Akufo-Addo, Adesina and others chart a new path to Africa’s economic freedom – Nigeria – The Guardian Nigeria News – Nigeria and World News


Call for an expanded AfDB role to address regional challenges

Prominent African leaders took turns reviewing the continent’s development agenda yesterday, admitting the future is in jeopardy unless it takes charge and charts a new course.

Leaders include the President of Ghana, Nana Akufo-Addo; his Tanzanian and Mozambican counterparts, Samia Hassan and Filipe Nyusi; the Prime Minister of Rwanda, Edouard Ngirente; President of the African Development Bank Group (AfDB), Dr Akinwumi Adesina; Chairperson of the African Union Commission, Moussa Faki Mahamat and Chairperson of the AfDB Board of Governors/Minister of Finance of Ghana, Kenneth Afori-Atta.

They warned that there was no better time to take proactive measures and secure the much-desired economic freedom, noting that Africans could only turn to Western countries for help at their own risk. and perils.

They spoke at the opening ceremony of the AfDB’s Annual General Meeting (AGM) held in Accra, Ghana, focusing on the most troubling challenges facing Africa. faces: adaptation to climate change, the just energy transition and the food crisis.

After the opening ceremony, the leaders dissolved into a presidential dialogue where they discussed at length the overwhelming challenges facing the continent: rising sovereign debts, shrinking financing options, energy shortages, weak infrastructure, vulnerability to climate change and the food crisis.

They also reviewed the outlook, while suggesting calls for action that must be implemented if Africa rises to the occasion.

Akufo-Addo, the main host of the AGM, sought the collaboration of African leaders to expand the AfDB’s role in the continent’s development agenda and warned that the skewed global financial system cannot sustain its aspiration to economic emancipation.

The Ghanaian leader, who described the work of the AfDB as “nothing short of exemplary”, referred to rising sovereign debt (which he said is compounding the woes of national governments), the imbalance in global financing from tackling climate change, structural challenges as well as unaffordable cost of borrowing, and warned that Africa has a rare chance to leverage its enormous internal capacity to save its citizens or be doomed forever.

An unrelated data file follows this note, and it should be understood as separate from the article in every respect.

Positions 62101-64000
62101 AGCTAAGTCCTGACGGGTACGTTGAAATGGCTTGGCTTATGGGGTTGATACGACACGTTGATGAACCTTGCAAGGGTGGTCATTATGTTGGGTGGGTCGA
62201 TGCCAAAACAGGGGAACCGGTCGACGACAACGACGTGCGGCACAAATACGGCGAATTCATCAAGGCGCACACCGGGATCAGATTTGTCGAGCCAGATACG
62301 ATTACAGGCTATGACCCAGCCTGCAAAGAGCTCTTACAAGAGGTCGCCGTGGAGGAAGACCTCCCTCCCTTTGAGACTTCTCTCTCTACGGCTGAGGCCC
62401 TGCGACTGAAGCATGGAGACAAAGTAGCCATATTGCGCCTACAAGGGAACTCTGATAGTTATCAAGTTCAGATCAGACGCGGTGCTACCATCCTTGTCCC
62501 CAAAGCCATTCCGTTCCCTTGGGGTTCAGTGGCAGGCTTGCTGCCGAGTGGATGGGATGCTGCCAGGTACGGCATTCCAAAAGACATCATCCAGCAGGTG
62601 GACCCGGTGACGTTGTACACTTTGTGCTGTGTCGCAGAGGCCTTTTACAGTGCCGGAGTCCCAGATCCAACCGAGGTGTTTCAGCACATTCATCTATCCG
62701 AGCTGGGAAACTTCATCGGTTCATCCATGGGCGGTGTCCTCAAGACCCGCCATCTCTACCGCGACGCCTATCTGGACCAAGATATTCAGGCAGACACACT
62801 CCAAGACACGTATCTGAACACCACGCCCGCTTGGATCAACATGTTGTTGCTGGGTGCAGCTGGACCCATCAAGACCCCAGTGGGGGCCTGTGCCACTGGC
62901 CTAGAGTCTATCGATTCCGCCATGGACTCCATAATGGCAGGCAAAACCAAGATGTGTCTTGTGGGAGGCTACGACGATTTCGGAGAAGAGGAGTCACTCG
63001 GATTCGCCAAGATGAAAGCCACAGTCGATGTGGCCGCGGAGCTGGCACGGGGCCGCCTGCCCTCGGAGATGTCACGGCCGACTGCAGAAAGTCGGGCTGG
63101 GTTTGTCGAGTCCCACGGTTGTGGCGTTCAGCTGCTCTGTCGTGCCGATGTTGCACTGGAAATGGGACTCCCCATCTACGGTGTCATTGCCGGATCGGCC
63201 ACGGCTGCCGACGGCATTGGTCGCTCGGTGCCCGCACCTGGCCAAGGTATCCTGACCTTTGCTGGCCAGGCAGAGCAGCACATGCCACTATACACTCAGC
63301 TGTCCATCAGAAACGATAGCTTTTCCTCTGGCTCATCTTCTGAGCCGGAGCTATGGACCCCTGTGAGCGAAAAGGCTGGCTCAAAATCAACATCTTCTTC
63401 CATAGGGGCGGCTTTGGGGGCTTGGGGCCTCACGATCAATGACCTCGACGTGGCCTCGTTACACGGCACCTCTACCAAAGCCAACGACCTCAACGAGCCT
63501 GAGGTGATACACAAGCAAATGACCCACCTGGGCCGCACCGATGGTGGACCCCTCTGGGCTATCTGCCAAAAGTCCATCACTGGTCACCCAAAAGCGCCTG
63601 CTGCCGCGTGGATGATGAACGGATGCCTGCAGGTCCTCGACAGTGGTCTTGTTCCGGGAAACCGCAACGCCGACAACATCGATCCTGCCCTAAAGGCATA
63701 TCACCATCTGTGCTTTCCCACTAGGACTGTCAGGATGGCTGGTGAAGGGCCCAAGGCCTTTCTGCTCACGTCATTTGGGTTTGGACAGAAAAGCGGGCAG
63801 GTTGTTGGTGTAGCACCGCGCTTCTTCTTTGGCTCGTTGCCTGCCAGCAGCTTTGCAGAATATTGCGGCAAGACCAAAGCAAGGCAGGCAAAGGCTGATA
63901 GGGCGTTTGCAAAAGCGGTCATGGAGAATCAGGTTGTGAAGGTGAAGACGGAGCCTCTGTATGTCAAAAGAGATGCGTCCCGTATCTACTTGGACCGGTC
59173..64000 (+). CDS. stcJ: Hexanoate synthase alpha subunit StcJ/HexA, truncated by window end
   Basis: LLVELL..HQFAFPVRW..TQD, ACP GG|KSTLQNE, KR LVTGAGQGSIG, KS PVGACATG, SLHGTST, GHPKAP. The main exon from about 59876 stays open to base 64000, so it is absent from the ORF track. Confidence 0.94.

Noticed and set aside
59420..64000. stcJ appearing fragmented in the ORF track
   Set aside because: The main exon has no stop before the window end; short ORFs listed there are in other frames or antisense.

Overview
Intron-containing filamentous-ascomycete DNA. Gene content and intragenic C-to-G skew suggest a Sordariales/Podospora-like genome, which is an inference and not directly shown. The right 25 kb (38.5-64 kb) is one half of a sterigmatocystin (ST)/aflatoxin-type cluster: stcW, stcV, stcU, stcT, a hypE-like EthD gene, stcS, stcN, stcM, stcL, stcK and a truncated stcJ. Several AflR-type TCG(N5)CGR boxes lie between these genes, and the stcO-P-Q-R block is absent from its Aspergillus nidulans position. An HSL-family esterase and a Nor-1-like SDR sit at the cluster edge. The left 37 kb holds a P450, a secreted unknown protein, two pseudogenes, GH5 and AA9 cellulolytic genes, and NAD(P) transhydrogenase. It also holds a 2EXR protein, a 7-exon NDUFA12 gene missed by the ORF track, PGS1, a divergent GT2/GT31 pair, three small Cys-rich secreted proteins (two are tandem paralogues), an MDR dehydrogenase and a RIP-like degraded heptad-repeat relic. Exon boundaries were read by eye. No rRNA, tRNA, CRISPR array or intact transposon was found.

Presenting statistics that underpin Africa’s growing vulnerability in a changing world, he said: “The immediate economic consequences – whether in the form of higher inflation, more low, rising inequality and greater financial instability – are likely to penetrate deeper, as they coincide with weakened economic positions due to the pandemic and pre-existing and now high debt problems.

“Debt challenges are getting worse for us in Africa. In the pursuit of political autonomy in the “age of choice” for economic transformation, our debt profile has changed significantly. According to the United Nations Economic Commission for Africa (UNECA), the debt-to-GDP ratio fell from 60% to around 71.1% between 2019 and 2020, largely due to the COVID-19 pandemic.

“Eighteen African economies faced credit downgrades, even as all economies suffered the fallout of the pandemic last year. Amid these challenges, we must be mindful of our vulnerability to the US Federal Reserve’s monetary policy stance and the risk of so-called “tantrums” as investors may exit our markets, compounding further increase in the cost of borrowing. ”

The way forward, he said, is for the continent to strategically expand the AfDB’s role in the regional development agenda so that “we can move from the billion-dollar corridor to the trillion-dollar corridor”.

Adesina said he “has no job” as regional bank chairman but is on a “mission” to make Africa great again.

“My life is useful only insofar as it is used to improve the lives of Africans,” the former Nigerian agriculture minister told cheering African leaders and AfDB members who had described him as an “African development evangelist”.

The AfDB boss said a key strategy to close the financing gap is to leverage the SDR and other resources to deliver the development Africa needs to regain its dignity, warning: “There is no there is no dignity in begging for food”.

He reiterated what has become his mantra that “Africa does not need bowls on its hands but seeds in the fields” to emerge as a self-sufficient continent and a solution to the global food crisis.

He was tough on opponents and distortions of Africa’s history, insisting that disinformation about the region cannot continue to be “legitimized by economists”.

He stressed: “An Africa resilient to climate change, an Africa with energy security for all; an Africa that feeds itself and becomes a solution to global food crises and an economically resilient Africa” is achievable.


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